The End of the Innocence: Defective Products and Child Injuries By Steve Charpentier on August 02, 2014

Two little girls playing with plastic - and potentially defective - toysProduct liability cases can arise from any number of defective products, including products intended for children. Tragically, these defective products can cause serious harm and even death to the most innocent of victims, from babies and toddlers to pre-teens and teenagers. At the Charpentier Law Firm in Melbourne, defective toys and other products that cause child injuries are taken extremely seriously by our seasoned legal professionals. We build the strongest cases possible on behalf of these young victims so that we can give them and their families the powerful voice they deserve.

What does “product liability” mean?

Product liability refers to the area of law concerning products that contain flaws which make them unreasonably and unforeseeably dangerous even when used exactly as intended. Consumers who are injured by such flaws have the right to seek compensation for their injuries by filing a product liability lawsuit against any or all parties involved in the design, manufacture, or marketing of the product, depending on the nature of the flaw that caused the injury.

What types of children’s products are commonly defective?

For the most part, children’s products are tested before they are made commercially available and reasonably safe to use for their intended purpose. Unfortunately, quality control is sometimes trumped by a company’s eagerness to get a toy or other product on the shelves.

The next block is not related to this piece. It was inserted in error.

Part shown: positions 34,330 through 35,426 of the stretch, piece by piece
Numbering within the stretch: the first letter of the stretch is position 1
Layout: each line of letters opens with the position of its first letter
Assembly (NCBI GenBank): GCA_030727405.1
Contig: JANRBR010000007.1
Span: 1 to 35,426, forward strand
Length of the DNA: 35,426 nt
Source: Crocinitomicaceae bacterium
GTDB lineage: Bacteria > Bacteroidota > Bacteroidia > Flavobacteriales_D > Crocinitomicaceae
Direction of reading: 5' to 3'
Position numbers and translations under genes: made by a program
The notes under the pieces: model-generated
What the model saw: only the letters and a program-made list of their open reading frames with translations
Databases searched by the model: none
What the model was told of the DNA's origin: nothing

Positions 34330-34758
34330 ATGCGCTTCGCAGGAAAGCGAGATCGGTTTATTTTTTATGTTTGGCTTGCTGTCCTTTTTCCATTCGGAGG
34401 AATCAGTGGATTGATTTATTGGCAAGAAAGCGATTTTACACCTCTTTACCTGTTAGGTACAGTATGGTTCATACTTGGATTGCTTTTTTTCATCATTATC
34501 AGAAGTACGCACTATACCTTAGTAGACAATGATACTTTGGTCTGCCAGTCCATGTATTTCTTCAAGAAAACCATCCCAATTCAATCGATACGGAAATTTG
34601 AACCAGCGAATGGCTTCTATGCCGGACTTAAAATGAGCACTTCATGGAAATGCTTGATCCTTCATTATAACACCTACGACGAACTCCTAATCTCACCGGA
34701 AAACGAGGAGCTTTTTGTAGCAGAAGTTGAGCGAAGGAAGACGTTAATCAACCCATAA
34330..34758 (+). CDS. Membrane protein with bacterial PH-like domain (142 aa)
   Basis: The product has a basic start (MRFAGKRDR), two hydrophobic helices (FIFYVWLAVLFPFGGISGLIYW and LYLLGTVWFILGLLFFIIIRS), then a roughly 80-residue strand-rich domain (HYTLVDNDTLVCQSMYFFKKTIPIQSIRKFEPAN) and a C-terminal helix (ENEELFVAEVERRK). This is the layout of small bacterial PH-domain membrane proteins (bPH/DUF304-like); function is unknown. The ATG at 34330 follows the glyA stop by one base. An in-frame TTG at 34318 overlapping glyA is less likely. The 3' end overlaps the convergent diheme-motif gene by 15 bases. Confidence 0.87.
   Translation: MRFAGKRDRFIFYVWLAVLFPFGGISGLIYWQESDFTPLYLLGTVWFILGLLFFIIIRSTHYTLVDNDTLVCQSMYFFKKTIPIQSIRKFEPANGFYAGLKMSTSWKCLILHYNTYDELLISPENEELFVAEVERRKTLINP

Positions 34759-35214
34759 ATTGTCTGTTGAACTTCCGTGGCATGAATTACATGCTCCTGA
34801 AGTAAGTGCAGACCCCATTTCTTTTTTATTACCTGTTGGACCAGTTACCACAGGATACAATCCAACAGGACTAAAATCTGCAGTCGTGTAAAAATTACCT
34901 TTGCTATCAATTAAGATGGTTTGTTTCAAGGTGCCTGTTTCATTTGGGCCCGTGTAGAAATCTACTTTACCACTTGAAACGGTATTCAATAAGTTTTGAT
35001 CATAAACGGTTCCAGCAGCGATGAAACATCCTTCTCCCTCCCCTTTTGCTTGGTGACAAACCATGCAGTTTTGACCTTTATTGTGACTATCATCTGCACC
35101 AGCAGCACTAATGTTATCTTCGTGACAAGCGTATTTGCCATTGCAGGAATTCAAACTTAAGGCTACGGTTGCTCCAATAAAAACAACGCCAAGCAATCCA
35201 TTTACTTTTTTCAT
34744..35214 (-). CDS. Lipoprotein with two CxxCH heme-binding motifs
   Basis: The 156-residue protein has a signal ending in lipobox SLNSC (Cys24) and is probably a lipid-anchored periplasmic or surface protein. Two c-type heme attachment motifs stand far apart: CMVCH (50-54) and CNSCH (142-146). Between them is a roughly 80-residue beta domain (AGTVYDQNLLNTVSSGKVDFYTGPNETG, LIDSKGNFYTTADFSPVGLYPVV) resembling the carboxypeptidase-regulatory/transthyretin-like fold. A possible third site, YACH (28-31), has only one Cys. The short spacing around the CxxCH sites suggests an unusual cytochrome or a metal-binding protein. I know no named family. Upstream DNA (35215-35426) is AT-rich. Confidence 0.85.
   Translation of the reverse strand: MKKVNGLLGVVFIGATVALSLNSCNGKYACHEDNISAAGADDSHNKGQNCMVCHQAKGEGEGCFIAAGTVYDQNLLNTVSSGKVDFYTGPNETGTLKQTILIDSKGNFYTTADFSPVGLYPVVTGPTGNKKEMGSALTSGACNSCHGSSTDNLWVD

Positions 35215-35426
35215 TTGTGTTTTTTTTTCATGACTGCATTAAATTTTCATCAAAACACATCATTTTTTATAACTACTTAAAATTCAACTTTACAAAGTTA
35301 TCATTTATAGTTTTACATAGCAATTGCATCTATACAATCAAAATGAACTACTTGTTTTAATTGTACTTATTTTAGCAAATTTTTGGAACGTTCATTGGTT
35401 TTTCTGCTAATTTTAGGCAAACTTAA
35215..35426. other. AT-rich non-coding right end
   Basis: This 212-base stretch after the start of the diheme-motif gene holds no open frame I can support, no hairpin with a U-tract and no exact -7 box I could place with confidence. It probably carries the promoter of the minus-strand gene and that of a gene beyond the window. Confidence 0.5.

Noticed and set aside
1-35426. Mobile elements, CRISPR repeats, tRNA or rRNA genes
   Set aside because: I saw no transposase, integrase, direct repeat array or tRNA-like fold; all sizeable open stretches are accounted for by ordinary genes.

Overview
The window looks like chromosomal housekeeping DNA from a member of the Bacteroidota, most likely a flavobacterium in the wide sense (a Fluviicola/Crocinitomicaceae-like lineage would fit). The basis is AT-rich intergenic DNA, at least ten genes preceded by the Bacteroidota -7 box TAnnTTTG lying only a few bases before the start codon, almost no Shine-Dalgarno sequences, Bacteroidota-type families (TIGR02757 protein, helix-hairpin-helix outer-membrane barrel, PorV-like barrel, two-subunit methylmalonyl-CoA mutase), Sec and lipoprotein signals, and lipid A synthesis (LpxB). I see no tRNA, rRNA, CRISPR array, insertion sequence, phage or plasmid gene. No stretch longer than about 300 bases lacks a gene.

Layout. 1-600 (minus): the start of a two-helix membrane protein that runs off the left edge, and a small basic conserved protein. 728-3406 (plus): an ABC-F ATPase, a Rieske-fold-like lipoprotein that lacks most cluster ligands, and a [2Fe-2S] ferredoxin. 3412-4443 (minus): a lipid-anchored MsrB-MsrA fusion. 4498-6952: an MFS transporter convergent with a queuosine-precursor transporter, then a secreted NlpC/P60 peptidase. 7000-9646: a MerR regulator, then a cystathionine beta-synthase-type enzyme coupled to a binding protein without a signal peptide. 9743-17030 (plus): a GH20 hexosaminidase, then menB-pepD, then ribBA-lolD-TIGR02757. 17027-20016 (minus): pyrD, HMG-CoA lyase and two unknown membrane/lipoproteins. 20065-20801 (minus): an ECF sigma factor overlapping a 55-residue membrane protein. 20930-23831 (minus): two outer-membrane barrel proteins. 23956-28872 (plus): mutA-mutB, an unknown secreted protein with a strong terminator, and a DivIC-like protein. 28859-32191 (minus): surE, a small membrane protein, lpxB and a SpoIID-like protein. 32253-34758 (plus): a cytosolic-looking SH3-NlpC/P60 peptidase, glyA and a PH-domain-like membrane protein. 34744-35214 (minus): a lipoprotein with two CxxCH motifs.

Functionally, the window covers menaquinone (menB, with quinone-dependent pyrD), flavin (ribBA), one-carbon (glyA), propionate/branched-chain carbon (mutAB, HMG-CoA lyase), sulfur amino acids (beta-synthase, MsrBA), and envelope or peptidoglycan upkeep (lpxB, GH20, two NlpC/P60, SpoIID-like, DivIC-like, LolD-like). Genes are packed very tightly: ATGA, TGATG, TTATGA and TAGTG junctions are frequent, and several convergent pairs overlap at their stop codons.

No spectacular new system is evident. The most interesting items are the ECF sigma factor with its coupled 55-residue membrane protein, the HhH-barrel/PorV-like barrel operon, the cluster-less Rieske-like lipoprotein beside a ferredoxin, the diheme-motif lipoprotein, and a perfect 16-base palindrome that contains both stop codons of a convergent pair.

Each year, hundreds of products that are used by children are voluntarily recalled by their manufacturers due to potentially dangerous defects. Sadly, some products are recalled only after they have been linked to child injuries. Commonly recalled products include:

  • Toys, especially those with small or detachable parts, as well as those that produce heat or have parts that could wrap around a child’s neck and cause strangulation
  • Bicycles and bicycle helmets
  • Cribs, especially those with mechanisms that could cause a child’s fingers to get caught and pinched
  • Car seats
  • Pajamas and other clothing that is highly inflammable
  • Medications, both those marketed as children’s medicines and those marketed as having child resistant packaging
  • Toys made with lead paint (as some toys produced in other countries continue to be)
  • High chairs
  • Children’s scissors and similar “child-safe” tools and utensils
  • Food products that are tainted
  • Batting helmets, football pads, and other sports equipment designed to protect children from injury

What does “strict liability” mean?

In product liability cases, the doctrine of “strict liability” generally comes into play. This means that our personal injury attorneys are not obliged to identify or provide evidence of a specific act of negligence on behalf of the party or parties responsible for the defective product. Rather, the presence of the defect is sufficient evidence in and of itself. The success of a product liability claim filed on behalf of your child rests on our ability to demonstrate:

  • The product did indeed contain a flaw that made it dangerous when used for its intended purpose
  • The product was being used for its intended purpose at the time of the injury
  • The injury resulted in losses and expenses that would not have been sustained if not for the defective product

If your child has been injured by a defective product, we encourage you to contact our personal injury law firm today to arrange for an evaluation of your case.

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Charpentier Law Firm, P.A. office building

Charpentier Law Firm, P.A.

Since 1989, Stephen G. Charpentier been protecting victims' rights. Mr. Charpentier:

  • Is a recipient of an AV rating, the Martindale-Hubbel®
  • National Law Directory's highest honor
  • Earned Florida Legal Elite status in 2010
  • Handles cases in many practice areas including medical malpractice, auto accidents, and wrongful death

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